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Post I wish I had time to write: Scientific meetings and motherhood

(by Christina Pikas) Feb 24 2015

I was reading Potnia's new post on meetings - why to go to them - and nodding my head vigorously (ouch) and connecting that to the part of the dissertation I'm writing now on tweeting meetings and the research over the years on how scientific meetings work and contribute...

and I got very sad. I'm a real extrovert and a magpie of all sorts of different kinds of research, but I can't justify spending my limited time reading articles that aren't pretty directly relevant to my job or my dissertation. When I went to bunches of meetings, I could soak a million little tidbits up, meet the people doing the work, browse lots of posters and talk to their authors. It's really a very efficient way to see what's up with a field.

and now... I haven't been to a conference since I was in my first trimester with my twins :(   Sure, I've listened in to some webinars and followed some tweets. It's not enough.

Would childcare at a venue help?  I don't know... I'd still have to get them there, I'd have to trust the childcare (what if I got there and checked them out and didn't like what I saw?), and I'm paying for childcare at home even when I go and money is super tight now with my income being the only one in our household for more than a year.  I thought about bringing my sister along and then we could see the sights together outside of hours. My work would pay my travel and my room and so I'd just have to pay her travel and everyone's food. But I can't really even swing that right now....

 

So yeah... at least there's twitter. The post I'd like to write actually cites references and what not.

And I'm only the 10 millionth person to have this issue this year so I  know I'm not a special snowflake but that doesn't mean I can't still bitch about it.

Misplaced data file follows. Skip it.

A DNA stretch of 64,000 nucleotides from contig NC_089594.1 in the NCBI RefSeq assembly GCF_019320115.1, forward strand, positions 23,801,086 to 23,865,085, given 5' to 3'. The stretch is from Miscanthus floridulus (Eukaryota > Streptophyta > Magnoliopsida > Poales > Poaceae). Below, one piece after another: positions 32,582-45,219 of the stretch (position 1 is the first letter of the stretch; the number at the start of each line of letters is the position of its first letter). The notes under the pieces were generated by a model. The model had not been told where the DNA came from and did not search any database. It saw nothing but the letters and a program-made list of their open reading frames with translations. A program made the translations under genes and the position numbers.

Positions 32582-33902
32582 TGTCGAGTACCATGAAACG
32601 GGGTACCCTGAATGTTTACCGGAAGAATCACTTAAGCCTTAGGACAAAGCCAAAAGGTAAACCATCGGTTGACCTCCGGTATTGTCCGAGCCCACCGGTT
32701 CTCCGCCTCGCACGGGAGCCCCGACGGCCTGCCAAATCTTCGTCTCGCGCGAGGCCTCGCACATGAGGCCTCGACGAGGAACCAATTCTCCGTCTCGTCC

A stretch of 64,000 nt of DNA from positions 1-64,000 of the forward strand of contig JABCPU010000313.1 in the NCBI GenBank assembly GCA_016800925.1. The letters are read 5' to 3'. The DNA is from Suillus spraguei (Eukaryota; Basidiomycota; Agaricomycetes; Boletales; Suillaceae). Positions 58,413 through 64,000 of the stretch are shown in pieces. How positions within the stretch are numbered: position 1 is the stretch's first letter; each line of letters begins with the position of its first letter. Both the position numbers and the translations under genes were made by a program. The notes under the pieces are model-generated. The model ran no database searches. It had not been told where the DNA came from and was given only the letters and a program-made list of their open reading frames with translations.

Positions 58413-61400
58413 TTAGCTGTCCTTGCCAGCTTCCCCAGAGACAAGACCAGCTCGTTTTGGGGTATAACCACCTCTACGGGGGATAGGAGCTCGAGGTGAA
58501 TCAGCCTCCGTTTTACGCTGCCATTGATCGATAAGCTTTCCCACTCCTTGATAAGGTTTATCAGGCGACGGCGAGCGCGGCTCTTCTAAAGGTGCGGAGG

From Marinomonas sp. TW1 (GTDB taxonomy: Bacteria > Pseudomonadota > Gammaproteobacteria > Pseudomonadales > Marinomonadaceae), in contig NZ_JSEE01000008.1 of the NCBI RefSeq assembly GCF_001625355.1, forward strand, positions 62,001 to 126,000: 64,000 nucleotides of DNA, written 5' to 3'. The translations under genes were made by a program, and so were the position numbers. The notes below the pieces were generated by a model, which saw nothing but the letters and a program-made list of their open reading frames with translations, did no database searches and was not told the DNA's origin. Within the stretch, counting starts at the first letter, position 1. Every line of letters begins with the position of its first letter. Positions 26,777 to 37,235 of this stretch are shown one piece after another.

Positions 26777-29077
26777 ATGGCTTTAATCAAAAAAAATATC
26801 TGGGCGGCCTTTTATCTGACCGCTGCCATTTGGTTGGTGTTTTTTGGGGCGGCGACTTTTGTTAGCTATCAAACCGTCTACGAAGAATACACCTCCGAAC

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Exporting high resolution graphs from RStudio

(by Christina Pikas) Feb 12 2015

This may not be obvious until you look into it but apparently the default export from RStudio -  if you use the nifty little tool in plots tab on the lower right hand side -  is 72dpi. This is fine for showing on web pages, typically, but is not enough for print. Particularly if you're submitting to a journal or something like that. There's lots of advice, but I found it somewhat confusing.

RStudio Interface for Windows from RStudio.com

RStudio Interface for Windows from RStudio.com

I found these posts helpful:

  • http://blog.revolutionanalytics.com/2009/01/10-tips-for-making-your-r-graphics-look-their-best.html
  • https://danieljhocking.wordpress.com/2013/03/12/high-resolution-figures-in-r/
  • http://www.r-bloggers.com/exporting-nice-plots-in-r/

I think someone I was reading just got out of RStudio and did his work in the standard interface. Really, there's no need for that. I also read somewhere that Cairo is not really used any more? There is a way to export to pdf from RStudio and check a box to use Cairo...

Here's what I did.

CairoPDF(file="something.pdf", width=11, height=8.5, family="Helvetica", pointsize=11)

set.seed(1337)

plot.igraph(g, layout=layout.fruchterman.reingold, edge.arrow.size=0.4, edge.color="black", vertex.size=V(g)$degree, vertex.label.dist=V(g)$vertex.label.dist, vertex.label.color="black", vertex.label.family="sans",edge.curved=TRUE, vertex.label.cex=V(g)$vertex.label.cex, edge.lty=E(g)$edge.lty, vertex.frame.color=V(g)$frame.color)

dev.off()

A couple of notes:

  • I found I needed to increase the arrowhead size
  • I needed to decrease the font size
  • I needed to set a seed so I was only changing one thing at a time as I experimented
  • When I did png, my dotted lines didn't look so dotted anymore. I didn't feel like messing with that further


Cairo(file="something.png", type="png", units="in", width=10, height=7, pointsize=12, dpi=300)

set.seed(1337)

plot.igraph(g, layout=layout.fruchterman.reingold, edge.arrow.size=0.1, edge.color="black", vertex.size=V(g)$degree, vertex.label.dist=V(g)$vertex.label.dist, vertex.label.color="black", vertex.label.family="sans",edge.curved=TRUE, vertex.label.cex=V(g)$vertex.label.cex, edge.lty=E(g)$edge.lty, vertex.frame.color=V(g)$frame.color)

dev.off()